How to create configs

The sample config

The sample config should be in JSON or YAML format. For yaml the file should be named .yml or .yaml.

  • First field should have the key "samples"
  • Second field should contain the "libraries"
  • Third field contains "R1" or "R2" or "bam"
  • The fastq input files can be provided zipped and unzipped
  • output_dir is a required setting that should be set either in a config.json or specified on the invocation command via -cv output_dir=<path/to/outputdir>.

Example sample config

YAML:
output_dir: /home/user/myoutputdir
samples:
  Sample_ID1:
    libraries:
      MySeries_1:
        R1: /path/to/R1.fastq.gz
        R2: /path/to/R2.fastq.gz
JSON:
    {  
       "output_dir": "/home/user/myoutputdir",
       "samples":{  
          "Sample_ID1":{  
             "libraries":{  
                "MySeries_1":{  
                   "R1":"Your_R1.fastq.gz",
                   "R2":"Your_R2.fastq.gz"
                }
             }
          }
       }
    }

For BAM files as input one should use a config like this:

samples:
  Sample_ID_1:
    tags:
      gender: male
      father: sampleNameFather
      mother: sampleNameMother
    libraries:  
      Lib_ID_1:
        tags:
          key: value
        bam: MyFirst.bam
      Lib_ID_2:
        bam: MySecond.bam

Note that there is a tool called SamplesTsvToJson this enables a user to get the sample config without any chance of creating a wrongly formatted JSON file.

Tags

In the tags key inside a sample or library users can supply tags that belong to samples/libraries. These tags will we automatically parsed inside the summary of a pipeline.

The settings config

The settings config enables a user to alter the settings for almost all settings available in the tools used for a given pipeline. This config file should be written in either JSON or YAML format. It can contain setup settings like:

  • references,
  • cut offs,
  • program modes and memory limits (program specific),
  • Whether chunking should be used
  • set program executables (if for some reason the user does not want to use the systems default tools)
  • One could set global variables containing settings for all tools used in the pipeline or set tool specific options one layer deeper into the JSON file. E.g. in the example below the settings for Picard tools are altered only for Picard and not global.
"picard": { "validationstringency": "LENIENT" } 

Global setting examples are:

"java_gc_timelimit": 98,
"numberchunks": 25,
"chunking": true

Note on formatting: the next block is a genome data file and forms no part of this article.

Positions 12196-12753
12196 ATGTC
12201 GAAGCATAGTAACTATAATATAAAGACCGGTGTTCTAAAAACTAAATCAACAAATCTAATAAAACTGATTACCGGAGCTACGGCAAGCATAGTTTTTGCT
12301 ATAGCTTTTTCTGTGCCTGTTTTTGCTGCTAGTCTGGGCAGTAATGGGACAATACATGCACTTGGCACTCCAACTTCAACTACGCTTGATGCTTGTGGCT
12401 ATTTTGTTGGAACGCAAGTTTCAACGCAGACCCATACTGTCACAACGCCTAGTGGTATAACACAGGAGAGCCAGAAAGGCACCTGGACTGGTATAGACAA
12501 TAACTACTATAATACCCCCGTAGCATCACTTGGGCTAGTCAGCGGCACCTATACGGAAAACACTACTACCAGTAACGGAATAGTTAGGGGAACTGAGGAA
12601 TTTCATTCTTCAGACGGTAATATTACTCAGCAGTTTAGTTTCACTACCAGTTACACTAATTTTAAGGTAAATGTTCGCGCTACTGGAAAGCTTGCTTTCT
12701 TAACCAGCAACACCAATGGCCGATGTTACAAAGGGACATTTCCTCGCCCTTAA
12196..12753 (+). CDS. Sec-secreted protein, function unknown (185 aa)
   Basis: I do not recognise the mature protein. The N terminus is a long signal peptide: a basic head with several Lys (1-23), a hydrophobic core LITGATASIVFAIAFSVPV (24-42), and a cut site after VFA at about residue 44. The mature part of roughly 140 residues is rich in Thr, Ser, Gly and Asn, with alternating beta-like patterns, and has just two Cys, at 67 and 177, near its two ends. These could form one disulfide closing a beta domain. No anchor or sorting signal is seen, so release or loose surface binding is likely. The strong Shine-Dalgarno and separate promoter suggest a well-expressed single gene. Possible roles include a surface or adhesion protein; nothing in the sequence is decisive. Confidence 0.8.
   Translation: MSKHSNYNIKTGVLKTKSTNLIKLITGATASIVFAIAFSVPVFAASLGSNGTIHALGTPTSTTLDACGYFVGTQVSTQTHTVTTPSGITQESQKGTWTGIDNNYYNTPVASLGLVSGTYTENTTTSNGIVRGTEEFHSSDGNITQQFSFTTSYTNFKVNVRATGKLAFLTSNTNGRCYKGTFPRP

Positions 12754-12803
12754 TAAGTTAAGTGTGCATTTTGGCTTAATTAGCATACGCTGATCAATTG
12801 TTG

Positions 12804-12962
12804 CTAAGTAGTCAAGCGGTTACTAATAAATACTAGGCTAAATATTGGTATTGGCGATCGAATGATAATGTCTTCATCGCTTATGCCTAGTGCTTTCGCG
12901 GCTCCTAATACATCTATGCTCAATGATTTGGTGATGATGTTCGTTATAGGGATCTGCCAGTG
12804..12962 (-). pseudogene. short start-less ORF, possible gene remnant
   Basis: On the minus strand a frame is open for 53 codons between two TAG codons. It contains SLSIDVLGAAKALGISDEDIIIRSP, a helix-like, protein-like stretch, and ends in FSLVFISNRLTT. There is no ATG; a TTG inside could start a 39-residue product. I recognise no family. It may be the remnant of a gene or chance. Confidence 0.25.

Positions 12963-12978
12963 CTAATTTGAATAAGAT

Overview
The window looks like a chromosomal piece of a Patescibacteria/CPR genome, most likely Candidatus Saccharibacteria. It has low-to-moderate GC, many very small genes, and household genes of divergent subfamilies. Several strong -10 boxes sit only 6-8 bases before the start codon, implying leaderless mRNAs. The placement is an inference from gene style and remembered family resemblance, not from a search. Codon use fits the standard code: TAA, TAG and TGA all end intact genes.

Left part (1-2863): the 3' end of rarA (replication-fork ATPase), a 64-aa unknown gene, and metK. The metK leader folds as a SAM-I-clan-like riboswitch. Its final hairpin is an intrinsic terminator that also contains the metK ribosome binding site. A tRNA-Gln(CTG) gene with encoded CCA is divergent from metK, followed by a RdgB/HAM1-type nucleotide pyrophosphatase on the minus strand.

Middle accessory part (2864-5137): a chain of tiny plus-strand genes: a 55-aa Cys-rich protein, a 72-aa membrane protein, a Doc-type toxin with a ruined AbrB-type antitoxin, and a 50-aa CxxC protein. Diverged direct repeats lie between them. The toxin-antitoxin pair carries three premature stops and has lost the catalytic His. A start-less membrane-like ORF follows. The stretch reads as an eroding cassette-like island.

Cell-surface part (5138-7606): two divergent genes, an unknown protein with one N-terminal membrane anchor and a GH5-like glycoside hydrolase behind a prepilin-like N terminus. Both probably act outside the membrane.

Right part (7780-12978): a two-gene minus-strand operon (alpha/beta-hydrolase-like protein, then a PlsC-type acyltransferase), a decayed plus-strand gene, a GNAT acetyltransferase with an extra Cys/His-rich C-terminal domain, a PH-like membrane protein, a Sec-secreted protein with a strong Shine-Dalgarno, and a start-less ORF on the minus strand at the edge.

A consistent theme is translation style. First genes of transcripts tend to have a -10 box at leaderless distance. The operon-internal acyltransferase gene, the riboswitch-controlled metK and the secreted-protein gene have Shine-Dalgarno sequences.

References

Pipelines and tools that use references should now use the reference module. This gives a more fine-grained control over references and enables a user to curate the references in a structural way. E.g. pipelines and tools which use a FASTA references should now set value "reference_fasta". Additionally, we can set "reference_name" for the name to be used (e.g. "hg19"). If unset, Biopet will default to unknown. It is also possible to set the "species" flag. Again, we will default to unknown if unset.

Example settings config

{
        "reference_fasta": "/references/hg19_nohap/ucsc.hg19_nohap.fasta",
        "reference_name": "hg19_nohap",
        "species": "homo_sapiens",
        "dbsnp": "/data/LGTC/projects/vandoorn-melanoma/data/references/hg19_nohap/dbsnp_137.hg19_nohap.vcf",
        "joint_variantcalling": false,
        "haplotypecaller": { "scattercount": 100 },
        "multisample": { "haplotypecaller": { "scattercount": 1000 } },
        "picard": { "validationstringency": "LENIENT" },
        "library_variantcalling_temp": true,
        "target_bed_temp": "/data/LGTC/projects/vandoorn-melanoma/analysis/target.bed",
        "min_dp": 5,
        "bedtools": {"exe":"/share/isilon/system/local/BEDtools/bedtools-2.17.0/bin/bedtools"},
        "bam_to_fastq": true,
        "baserecalibrator": { "memory_limit": 8, "vmem":"16G" },
        "samtofastq": {"memory_limit": 8, "vmem": "16G"},
        "java_gc_timelimit": 98,
        "numberchunks": 25,
        "chunking": true,
        "haplotypecaller": { "scattercount": 1000 }
}

More advanced use of config files.

4 levels of configuring settings

In biopet, a value of a ConfigNamespace (e.g., "reference_fasta") for a tool or a pipeline can be defined in 4 different levels. * Level-4: As a fixed value hardcoded in biopet source code * Level-3: As a user specified value in the user config file * Level-2: As a system specified value in the global config files. On the LUMC's SHARK cluster, these global config files are located at /usr/local/sasc/config. * Level-1: As a default value provided in biopet source code.

During execution, biopet framework will resolve the value for each ConfigNamespace following the order from level-4 to level-1. Hence, a value defined in the a higher level will overwrite a value define in a lower level for the same ConfigNamespace.

JSON validation

To check if the created JSON file is correct their are several possibilities: the simplest way is using this website. It is also possible to use Python, Scala or any other programming languages for validating JSON files but this requires some more knowledge.